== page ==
The court found that; At all times since December 21, 1921, Leo was the lawful wedded husband of Sara; the marriage of Leo and Elsie was void; Elsie never was the lawful wedded wife of Leo; the Nevada decree obtained by Leo was void; Sara is not estopped or barred by laches to assert her claim to the property involved by reason of the invalidity of the Nevada decree; the property was purchased by Leo and Sara during their marriage solely out of their community property; Leo, during his lifetime, conveyed an undivided half interest in the property to Elsie. The judgment decreed that Sara, subject to administration of Leo's estate, and Elsie, is each the owner and entitled to the possession of an undivided half interest in the property.
The contest is actually between Elsie and Sara. Elsie asserts, as ground for reversal, that on the undisputed facts Sara is estopped to attack or assert the invalidity of the Nevada decree, and that she (Elsie) is the owner of the property in its entirety. We have concluded her contention must be sustained.
It is axiomatic that one who is silent when he ought to speak cannot speak when he ought to be silent. See Code Civ.Proc. § 1962, subd. 3. It is established doctrine in this state that a spouse who remarries with knowledge of and in reliance on a decree of divorce secured by the other spouse, is estopped from contesting the validity of the decree. In the recent case of Wendell v. Wendell, 111 Cal.App.2d 899, at page 902, 245 P.2d 342, at page 344, the court said: ‘The law is well settled in this state that one who remarries with knowledge of and in reliance on a divorce secured by the other spouse, is estopped to deny the validity of the divorce. Bruguiere v. Bruguiere, 172 Cal. 199, 155 P. 988 [Ann.Cas.1917E, 122]; Kelsey v. Miller, 203 Cal. 61, 263 P. 200; In re Kyle, 77 Cal.App.2d 634, 176 P.2d 96; Rediker v. Rediker, 35 Cal.2d 796, 221 P.2d 1, 20 A.L.R.2d 1152.'1 Bruguiere v. Bruguiere, 172 Cal. 199, 155 P. 988, held that a wife, divorced by her husband in a court of a state other than that of his residence, was estopped from attacking the decree because of her subsequent marriage to another. The rule was reaffirmed in Kelsey v. Miller, 203 Cal. 61, 86–87, 263 P. 200. See also Hensgen v. Silberman, 87 Cal.App.2d 668, 197 P.2d 356; In re Adoption of D. S., 107 Cal.App.2d 211, 214, 236 P.2d 821; Appeal of Richardson, 132 Pa. 292, 19 A. 82; Woodson v. Colored Grand Lodge of K. of H., 97 Miss. 210, 52 So. 457; Harper v. Fears, 168 Miss. 505, 151 So. 745, 93 A.L.R. 341; Joy v. Miles, 190 Miss. 255, 199 So. 771; Moore v. Robinson, 139 S.C. 393, 137 S.E. 697; Annotation 28 A.L.R. 1126.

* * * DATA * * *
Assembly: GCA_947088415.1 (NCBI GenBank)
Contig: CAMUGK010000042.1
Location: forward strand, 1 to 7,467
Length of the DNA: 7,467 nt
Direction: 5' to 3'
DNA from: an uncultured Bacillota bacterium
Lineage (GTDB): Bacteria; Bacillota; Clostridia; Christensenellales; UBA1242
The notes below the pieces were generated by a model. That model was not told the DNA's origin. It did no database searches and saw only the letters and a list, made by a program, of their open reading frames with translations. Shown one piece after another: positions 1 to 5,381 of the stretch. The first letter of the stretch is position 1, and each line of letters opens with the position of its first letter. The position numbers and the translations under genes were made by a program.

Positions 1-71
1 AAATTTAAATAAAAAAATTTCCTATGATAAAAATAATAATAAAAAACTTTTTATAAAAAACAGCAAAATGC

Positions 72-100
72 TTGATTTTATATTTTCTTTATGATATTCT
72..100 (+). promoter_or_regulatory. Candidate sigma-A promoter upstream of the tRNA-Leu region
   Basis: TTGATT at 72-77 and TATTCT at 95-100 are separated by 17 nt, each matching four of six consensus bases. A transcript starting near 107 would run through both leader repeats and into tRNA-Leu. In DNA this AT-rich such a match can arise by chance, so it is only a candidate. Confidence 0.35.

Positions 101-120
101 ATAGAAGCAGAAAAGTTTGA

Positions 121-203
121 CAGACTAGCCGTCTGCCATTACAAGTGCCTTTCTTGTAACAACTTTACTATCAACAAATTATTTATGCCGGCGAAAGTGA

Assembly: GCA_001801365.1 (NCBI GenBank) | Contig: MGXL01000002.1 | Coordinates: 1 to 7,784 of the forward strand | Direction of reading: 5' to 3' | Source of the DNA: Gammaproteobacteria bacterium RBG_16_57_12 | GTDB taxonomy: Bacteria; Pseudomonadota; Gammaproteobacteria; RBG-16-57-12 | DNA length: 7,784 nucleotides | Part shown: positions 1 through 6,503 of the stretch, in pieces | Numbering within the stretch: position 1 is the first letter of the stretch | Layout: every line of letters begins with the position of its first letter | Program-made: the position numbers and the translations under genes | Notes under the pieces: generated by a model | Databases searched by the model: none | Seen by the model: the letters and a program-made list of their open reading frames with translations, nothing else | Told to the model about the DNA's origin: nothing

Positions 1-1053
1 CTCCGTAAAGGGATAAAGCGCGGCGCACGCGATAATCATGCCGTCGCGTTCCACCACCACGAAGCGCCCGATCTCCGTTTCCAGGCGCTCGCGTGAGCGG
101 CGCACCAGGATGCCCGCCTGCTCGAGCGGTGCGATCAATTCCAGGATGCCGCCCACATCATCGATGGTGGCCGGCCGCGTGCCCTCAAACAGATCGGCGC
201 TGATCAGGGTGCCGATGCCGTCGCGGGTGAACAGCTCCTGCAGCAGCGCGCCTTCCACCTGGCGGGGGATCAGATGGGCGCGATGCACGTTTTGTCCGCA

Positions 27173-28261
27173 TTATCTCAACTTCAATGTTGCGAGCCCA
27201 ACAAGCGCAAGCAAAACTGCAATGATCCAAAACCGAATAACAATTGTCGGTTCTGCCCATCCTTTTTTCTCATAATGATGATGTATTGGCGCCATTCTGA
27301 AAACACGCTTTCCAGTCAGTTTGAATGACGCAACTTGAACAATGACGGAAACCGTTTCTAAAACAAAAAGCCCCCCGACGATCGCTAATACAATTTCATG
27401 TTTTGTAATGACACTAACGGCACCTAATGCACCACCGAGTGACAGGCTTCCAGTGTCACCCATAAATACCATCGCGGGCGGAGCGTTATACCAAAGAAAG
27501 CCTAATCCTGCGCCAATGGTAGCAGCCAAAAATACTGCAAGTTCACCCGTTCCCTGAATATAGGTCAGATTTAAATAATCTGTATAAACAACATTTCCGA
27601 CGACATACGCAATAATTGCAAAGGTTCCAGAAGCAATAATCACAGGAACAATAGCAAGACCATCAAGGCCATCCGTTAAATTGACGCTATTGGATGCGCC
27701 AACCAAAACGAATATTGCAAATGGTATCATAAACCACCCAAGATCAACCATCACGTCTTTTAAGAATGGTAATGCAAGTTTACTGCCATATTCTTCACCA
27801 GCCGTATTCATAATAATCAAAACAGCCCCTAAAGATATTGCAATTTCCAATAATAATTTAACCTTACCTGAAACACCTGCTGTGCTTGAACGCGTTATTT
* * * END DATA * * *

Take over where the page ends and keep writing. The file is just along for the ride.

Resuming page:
The accepted rule is declared in the Restatement as follows: ‘The validity of a divorce decree cannot be questioned in a proceeding concerning any right or other interest arising out of the marital relation, either by a spouse who has obtained such decree of divorce from a court which had no jurisdiction, or by a spouse who takes advantage of such decree by remarrying.
‘Comment: * * * a spouse who treats as valid a decree of divorce by remarrying is precluded from subsequently disputing the validity of the decree although he neither obtained the decree nor was personally before the court which rendered it. Illustrations: 1. A obtains a divorce in a state where neither he nor his wife is domiciled. B, his wife, knowing that the decree has been granted, marries another man. A dies. B is barred from claiming a widow's share in A's estate.’ (Restat. Conflict of Laws, § 112.)
To refuse to permit Sara to contest the validity of the Nevada decree does not mean that the courts of this state recognize the Nevada decree as valid, but only that it is not open to her in this action to say it is void. Watson v. Watson, 39 Cal.2d 305, 246 P.2d 19; Bernheimer v. Bernheimer, 103 Cal.App.2d 643, 647, 230 P.2d 17.